2018/09/21: it is impossible to achieve absolute decoupling of resource use from GDP on a global scale, even with rapid efficiency gains and aggressive taxes on resource extraction. This is the conclusion reached by literally every existing study that has been conducted on the matter (you can follow links to the original research here). The reason is simple: the rate of decoupling is outstripped by the normal rate of GDP growth, even in high-efficiency scenarios. To make matters worse, there are physical limits to resource efficiency, and as we approach them the rate of improvement slows down, giving yet more force to the scale effect of GDP growth.
Unlike resource use, GDP can (thankfully) be dramatically decoupled from carbon emissions. But this solves only one dimension of our ecological poly-crisis. Even if we magically switched to a completely clean and renewable energy system tomorrow, we would be no closer to reversing our overshoot of all the other critical planetary boundaries: biodiversity collapse, chemical loading, deforestation, etc.
What are we going to do with all that clean energy? The same things we’re doing with fossil fuels: raze forests, intensify agricultural extraction, produce mountains of stuff, send waste to landfill – and do all of this at an ever-increasing rate, because our economic system is programmed to require endless expansion.
I have never said that poor countries shouldn’t grow – nor has anyone in this field of study (which Noah would know had he read any of the relevant literature). I have simply said that we can’t continue with aggregate global growth. What we need, then, is a fairer distribution of global income, with much more of it going to poor countries (and poor people within rich countries).
Is it politically impossible? Well, it would certainly require a struggle. But it’s far less impossible than Noah’s preferred alternative, namely, to transcend the laws of physics.
the real cause of lower fertility isn’t higher GDP but rather better girls’ education. GDP is a confounding factor.
While poor countries may need some GDP growth, that should never – for any nation, rich or poor – be the objective as such. The objective should be to improve human well-being: better health, better education, better housing, happiness, etc.
there is no evidence that relying on a switch to services, in and of itself, reduces the material throughput of the global economy.
2018/03/26: the more we grow, the more we eat away at the web of life on which we all depend.
We have known about this problem for decades now, but we've been told not to worry: As technology improves and becomes more efficient, we'll be able to keep growing the economy while nonetheless reducing our impact on the natural world. The technical term for this is "green growth," which requires absolute decoupling of GDP from material use. According to the theory, we can speed this process along by incentivizing innovation; if we tax carbon emissions and material extraction, we can spur companies to invest in more efficient tech.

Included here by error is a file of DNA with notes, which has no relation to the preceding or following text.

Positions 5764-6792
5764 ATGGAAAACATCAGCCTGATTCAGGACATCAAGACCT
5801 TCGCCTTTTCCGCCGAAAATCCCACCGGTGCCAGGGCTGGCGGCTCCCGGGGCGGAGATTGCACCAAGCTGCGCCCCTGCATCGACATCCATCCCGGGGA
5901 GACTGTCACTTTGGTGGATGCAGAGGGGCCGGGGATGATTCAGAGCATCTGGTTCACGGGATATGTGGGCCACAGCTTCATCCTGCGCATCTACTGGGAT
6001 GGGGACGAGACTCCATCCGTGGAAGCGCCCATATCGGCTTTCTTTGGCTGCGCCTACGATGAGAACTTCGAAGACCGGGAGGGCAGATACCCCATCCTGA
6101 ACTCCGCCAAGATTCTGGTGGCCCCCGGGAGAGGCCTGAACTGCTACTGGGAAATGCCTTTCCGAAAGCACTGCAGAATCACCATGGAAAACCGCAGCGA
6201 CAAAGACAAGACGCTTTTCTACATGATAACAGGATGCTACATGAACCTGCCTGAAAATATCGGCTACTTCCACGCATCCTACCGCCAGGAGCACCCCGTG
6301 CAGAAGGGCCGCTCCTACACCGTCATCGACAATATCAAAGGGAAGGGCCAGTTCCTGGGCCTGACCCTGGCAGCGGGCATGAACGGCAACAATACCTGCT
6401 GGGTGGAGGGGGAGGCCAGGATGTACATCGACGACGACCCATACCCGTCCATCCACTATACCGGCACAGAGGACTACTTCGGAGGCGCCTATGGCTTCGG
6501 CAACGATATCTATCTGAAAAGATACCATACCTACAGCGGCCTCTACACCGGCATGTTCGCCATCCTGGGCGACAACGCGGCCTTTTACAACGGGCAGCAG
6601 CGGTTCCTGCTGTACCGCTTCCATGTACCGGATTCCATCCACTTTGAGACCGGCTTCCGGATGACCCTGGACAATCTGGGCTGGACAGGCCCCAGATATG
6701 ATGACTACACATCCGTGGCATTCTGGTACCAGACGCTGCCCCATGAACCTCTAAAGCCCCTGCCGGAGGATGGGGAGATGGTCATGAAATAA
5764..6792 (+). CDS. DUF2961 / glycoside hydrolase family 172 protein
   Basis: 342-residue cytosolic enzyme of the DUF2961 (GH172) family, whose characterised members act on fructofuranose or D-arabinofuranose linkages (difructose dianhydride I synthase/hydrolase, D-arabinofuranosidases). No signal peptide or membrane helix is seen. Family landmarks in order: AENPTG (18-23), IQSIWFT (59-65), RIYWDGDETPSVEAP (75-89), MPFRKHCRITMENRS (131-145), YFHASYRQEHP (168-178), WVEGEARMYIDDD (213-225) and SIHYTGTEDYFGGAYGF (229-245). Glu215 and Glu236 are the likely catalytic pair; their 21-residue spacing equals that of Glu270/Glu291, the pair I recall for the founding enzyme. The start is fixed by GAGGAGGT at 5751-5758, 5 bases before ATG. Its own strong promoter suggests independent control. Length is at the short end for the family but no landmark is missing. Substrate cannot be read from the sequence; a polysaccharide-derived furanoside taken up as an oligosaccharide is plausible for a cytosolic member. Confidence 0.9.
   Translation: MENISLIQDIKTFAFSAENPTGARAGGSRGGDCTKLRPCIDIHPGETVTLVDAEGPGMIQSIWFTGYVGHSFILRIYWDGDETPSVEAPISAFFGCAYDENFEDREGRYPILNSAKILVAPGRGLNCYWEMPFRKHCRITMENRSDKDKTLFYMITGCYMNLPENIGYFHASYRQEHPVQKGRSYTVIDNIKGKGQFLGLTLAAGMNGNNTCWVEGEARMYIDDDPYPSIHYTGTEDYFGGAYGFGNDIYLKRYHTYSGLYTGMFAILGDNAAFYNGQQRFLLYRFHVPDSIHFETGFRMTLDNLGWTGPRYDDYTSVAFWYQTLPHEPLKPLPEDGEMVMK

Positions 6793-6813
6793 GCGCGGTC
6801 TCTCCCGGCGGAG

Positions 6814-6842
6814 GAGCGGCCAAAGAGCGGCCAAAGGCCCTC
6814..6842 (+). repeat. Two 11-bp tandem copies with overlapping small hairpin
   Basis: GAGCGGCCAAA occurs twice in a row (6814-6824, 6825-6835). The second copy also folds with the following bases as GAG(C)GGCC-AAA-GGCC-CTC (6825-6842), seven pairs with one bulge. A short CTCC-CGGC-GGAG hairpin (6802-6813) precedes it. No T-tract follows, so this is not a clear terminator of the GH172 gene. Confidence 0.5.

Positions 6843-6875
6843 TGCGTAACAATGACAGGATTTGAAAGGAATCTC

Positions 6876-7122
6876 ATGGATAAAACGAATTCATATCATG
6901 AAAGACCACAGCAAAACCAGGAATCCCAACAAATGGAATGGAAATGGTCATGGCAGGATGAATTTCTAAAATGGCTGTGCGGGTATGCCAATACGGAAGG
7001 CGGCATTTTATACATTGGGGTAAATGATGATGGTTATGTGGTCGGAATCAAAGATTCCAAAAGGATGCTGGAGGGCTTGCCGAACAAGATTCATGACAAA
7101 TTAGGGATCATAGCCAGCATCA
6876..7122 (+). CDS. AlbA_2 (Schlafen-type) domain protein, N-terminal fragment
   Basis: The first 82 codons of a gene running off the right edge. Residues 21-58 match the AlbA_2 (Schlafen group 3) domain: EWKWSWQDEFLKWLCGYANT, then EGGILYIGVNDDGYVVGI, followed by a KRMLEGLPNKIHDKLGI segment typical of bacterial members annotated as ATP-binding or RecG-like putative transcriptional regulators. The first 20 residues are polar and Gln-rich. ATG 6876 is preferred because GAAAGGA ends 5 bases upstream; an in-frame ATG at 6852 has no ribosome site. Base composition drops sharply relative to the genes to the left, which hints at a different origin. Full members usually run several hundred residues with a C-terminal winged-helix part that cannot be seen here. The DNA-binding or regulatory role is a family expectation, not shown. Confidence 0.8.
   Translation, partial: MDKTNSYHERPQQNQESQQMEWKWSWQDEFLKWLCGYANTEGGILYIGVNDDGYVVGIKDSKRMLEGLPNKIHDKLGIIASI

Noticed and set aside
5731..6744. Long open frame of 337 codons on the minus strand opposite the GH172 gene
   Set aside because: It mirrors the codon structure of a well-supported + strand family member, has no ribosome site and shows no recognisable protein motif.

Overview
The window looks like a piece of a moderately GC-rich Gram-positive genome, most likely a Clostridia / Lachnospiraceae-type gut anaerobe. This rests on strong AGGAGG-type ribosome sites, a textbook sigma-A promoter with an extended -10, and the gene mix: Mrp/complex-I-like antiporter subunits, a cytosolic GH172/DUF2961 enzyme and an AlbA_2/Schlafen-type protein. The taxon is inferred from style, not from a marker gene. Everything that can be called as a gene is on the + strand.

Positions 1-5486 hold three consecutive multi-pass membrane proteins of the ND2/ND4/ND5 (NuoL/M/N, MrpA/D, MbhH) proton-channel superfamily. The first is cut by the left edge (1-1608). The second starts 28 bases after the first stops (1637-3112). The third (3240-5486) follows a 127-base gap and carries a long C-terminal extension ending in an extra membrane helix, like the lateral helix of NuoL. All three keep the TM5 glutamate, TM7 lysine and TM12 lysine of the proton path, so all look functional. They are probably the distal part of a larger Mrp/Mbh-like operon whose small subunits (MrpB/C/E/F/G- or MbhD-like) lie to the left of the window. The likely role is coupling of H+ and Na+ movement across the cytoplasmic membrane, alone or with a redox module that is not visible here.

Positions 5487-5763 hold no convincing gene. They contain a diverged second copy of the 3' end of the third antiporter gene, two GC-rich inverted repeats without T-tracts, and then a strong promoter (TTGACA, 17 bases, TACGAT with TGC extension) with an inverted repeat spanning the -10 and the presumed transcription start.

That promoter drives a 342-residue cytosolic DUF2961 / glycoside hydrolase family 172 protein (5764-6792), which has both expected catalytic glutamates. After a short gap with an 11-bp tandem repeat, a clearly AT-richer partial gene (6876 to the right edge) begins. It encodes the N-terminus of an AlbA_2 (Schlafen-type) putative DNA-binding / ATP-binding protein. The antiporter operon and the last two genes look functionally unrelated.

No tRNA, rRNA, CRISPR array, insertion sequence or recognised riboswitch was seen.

Here's the magic number: 50 billion tons. That's how much of the Earth's materials and life forms we can safely use each year. That includes everything from wood to plastic, fish to livestock, minerals to metals: all the physical stuff that we consume. Right now, we're using about 80 billion tons each year-way over the limit. So for growth to be green, we need to somehow get back down to 50 billion tons despite expanding the GDP.
When green growth theory was first proposed, there was no evidence on whether it would actually work-it was purely speculative. But over the past few years, three major studies have set out to examine this question. All have arrived at the same rather troubling conclusion: Even under best-case scenario conditions, absolute decoupling of GDP growth from material use is not possible on a global scale.
Why the bad news? The main reason is that tech innovation just doesn't work the way most of us assume. We know that Moore's law says that chip performance doubles about every two years-but this doesn't apply to material use. There are physical limits to material efficiency, and once we start to reach them then the scale effect of growth drives material use back up in the long run. For instance you might be able to produce a wooden table more efficiently, but you can't produce a table out of nothing. In the end you'll need a minimum amount of wood, and once you reach that limit, then any growth in table production is going to come along with a corresponding growth in wood use.
It would be hard to overstate the impact of these results. Right now, our only plan for dealing with the ecological emergency that's staring us in the face is to hope that tech innovation and green growth will mitigate the coming disaster. Yes, we're going to need all the wizardry we can get-but that alone is not going to be enough. The only real option is in fact much simpler and more obvious: We need to start consuming less.